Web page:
Adut Akech an 18-year-old dreamer. Who already earn a business degree and open school in her native South Sudan.
Become a journalist and inspire other women to lead.
She dream to build her own empire by the age of 30, so she never has to work for anyone else ever again.
It could happen. Her current career –as one of the world’s most sought-after young model – must have seemed just as ambitious a goal.
It was only two years ago, mere months after graduating from high school in Adelaide, Australia, that she made her runway debut, walking as an exclusive in the Saint Laurent Spring-Summer 2017 show.
Since then she walked for the likes of Cristian Dior, Burberry, Alexander, McQueen and Prada and the past July became only the second black model to close the Chanel haute couture show.
‘Not only is she extraordinarily beautiful, she also has a sweetness that comes through in her pictures. If Naomi Campbell and Alej Wek had a love child, it would be adut.’
Edward Enninful, Editor of British Vogue
Earlier of September, during New York Fashio Week, Akech was taken by surprise when she’d made the Business of Fashion’s(BoF) annual 500 list honoring the professionals shaping the fashion industry.
‘I was freaking out when I found about it, I never thought I’d be chosen,’ she said.I always look at BoF.
Imran said to me, ‘I’ve been following your work for the last two years and it’s incredible, you’re so inspiring.’ So there are people out there seeing what I do.It’s amazing.’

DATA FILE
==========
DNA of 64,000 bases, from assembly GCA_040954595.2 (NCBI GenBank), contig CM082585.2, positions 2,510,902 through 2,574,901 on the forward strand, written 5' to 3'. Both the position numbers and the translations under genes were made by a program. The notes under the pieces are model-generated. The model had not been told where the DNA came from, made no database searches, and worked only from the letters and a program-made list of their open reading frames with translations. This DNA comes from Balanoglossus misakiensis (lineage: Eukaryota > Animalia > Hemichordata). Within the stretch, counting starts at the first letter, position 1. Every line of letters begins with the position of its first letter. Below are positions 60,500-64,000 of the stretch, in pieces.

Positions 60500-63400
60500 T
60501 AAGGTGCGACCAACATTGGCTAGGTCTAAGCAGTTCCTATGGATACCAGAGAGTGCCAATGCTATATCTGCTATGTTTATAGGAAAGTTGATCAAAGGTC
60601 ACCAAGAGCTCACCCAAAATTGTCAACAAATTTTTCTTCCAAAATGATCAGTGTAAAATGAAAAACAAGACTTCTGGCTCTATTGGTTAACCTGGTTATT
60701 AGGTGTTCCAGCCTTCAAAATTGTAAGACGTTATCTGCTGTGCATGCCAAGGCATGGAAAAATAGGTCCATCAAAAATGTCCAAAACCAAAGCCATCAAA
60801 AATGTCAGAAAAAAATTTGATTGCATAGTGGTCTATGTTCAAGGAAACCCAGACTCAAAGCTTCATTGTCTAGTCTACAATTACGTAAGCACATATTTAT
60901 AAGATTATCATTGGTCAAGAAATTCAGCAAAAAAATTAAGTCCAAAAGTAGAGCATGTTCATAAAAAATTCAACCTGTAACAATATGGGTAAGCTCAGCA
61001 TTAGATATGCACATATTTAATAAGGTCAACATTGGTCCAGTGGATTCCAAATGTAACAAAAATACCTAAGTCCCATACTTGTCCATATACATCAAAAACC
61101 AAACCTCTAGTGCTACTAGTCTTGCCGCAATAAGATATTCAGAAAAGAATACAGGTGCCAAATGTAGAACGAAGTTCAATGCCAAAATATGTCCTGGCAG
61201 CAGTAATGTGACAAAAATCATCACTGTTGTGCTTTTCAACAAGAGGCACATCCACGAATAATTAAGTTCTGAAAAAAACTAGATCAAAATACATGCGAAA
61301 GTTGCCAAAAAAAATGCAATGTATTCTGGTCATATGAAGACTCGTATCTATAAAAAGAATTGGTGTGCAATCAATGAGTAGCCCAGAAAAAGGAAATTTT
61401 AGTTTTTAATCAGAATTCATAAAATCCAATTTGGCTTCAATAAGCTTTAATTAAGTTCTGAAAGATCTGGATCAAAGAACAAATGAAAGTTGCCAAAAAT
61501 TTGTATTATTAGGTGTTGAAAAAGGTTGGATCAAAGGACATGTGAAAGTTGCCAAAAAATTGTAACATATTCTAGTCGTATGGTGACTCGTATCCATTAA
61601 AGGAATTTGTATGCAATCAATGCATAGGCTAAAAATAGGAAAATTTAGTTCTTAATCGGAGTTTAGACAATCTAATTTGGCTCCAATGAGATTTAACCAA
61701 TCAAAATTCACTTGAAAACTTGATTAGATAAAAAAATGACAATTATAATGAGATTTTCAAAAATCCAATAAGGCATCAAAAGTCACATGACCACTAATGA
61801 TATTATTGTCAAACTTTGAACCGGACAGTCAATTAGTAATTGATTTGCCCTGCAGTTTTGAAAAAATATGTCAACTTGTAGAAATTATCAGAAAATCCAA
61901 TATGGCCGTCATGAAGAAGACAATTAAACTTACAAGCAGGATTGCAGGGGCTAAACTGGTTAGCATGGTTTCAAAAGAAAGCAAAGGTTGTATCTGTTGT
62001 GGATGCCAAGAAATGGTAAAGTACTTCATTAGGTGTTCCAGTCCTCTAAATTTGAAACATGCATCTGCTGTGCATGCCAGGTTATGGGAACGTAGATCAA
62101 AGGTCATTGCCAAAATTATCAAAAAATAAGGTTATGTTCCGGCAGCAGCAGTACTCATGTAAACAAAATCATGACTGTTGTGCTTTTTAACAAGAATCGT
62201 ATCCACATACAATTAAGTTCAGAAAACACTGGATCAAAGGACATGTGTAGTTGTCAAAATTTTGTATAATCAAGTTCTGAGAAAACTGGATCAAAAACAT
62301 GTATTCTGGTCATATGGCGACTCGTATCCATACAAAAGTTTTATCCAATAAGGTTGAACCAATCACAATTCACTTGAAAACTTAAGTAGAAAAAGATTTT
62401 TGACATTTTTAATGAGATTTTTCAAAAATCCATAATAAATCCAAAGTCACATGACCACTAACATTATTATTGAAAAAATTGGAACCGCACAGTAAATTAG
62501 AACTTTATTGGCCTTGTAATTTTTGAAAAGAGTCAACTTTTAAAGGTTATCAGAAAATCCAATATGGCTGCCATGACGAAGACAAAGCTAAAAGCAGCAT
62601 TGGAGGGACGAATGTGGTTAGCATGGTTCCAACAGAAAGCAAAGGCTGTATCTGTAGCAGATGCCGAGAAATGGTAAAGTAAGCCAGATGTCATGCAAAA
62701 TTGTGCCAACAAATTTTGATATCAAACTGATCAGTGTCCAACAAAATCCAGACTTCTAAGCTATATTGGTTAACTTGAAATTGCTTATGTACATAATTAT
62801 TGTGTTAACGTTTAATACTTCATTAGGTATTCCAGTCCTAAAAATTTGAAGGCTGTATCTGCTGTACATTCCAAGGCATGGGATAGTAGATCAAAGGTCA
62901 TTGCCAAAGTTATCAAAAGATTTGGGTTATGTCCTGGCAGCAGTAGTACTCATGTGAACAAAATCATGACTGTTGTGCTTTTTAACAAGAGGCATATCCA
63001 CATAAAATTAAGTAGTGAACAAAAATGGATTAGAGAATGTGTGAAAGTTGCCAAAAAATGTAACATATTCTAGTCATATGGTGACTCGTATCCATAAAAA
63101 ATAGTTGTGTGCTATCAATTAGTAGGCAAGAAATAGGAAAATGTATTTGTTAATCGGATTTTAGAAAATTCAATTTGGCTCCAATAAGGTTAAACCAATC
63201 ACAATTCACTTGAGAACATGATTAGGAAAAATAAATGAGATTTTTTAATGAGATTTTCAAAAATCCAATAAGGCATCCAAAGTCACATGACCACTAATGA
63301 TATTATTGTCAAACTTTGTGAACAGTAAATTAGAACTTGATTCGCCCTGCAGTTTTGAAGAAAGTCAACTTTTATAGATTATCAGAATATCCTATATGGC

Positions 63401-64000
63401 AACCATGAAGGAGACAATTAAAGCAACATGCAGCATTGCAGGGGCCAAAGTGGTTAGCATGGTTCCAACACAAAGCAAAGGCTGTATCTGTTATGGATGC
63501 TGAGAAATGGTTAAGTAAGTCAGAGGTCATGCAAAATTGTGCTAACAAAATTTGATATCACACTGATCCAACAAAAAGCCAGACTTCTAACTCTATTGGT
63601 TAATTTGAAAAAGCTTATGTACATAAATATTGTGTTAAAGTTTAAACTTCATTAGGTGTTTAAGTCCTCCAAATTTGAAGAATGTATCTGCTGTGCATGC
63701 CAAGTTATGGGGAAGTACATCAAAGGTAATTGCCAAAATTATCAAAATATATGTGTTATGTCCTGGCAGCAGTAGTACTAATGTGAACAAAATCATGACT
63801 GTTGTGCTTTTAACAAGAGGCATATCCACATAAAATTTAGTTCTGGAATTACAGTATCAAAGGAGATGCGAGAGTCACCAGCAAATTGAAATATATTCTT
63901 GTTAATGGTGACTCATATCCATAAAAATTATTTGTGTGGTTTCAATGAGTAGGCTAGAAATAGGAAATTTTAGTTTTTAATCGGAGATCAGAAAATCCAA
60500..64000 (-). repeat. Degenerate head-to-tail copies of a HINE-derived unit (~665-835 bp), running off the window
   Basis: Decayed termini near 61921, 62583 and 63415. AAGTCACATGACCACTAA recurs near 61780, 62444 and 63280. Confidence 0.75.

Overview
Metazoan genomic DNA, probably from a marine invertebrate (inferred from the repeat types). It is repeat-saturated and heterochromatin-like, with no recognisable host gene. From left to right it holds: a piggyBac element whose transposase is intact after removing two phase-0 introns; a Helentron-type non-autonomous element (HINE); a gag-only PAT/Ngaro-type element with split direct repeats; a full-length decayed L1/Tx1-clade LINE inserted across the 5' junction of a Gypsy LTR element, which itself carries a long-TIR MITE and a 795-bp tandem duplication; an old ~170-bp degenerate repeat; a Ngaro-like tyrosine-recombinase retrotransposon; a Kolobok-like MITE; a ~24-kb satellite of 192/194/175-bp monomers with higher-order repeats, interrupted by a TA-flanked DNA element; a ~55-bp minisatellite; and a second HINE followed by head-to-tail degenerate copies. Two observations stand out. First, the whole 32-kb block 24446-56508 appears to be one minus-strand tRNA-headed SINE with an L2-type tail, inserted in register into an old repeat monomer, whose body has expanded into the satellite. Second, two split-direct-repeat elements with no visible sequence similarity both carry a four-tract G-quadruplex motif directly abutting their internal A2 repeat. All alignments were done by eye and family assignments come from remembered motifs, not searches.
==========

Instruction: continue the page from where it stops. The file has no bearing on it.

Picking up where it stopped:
Born in a refugee camp in South Sudan amid ongoing conflict with the north, Akech grew up in Kenya’s Kakuma refugee camp, before moving to Adelaide with her mother and five siblings.
Even if I become the richest model in the world I will still be a refugee. My truth is I am a refugee,’ she said. She still remembers those early years in Kenya, and her mother’s struggle to support her family.
‘When I first moved to Australia at age six, I promised my mother I would finish school, buy her car and make something out of myself.’
The path to fame has been far from easy. From a young age she was bullied for the way she looked –her dark skin, her lithe physique and particularly her full lips and her trademark took gap.
One early cover shoot for an Australian magazine was tainted by an employee’s complaints that her look wouldn’t appeal to their audience.
Akech hoper her own success can inspire others, showing young girls that ‘black is beautiful,’ much in the same way the Naomi Campbell, Alek Wek and Lupita Nyong’o did for her.
‘I want to tell the girls who look like me and girls who have insecurities that instead of hating and trying to cover it up, they should just embrace it and be proud of it,’ she said.
‘Don’t let others define who you are.’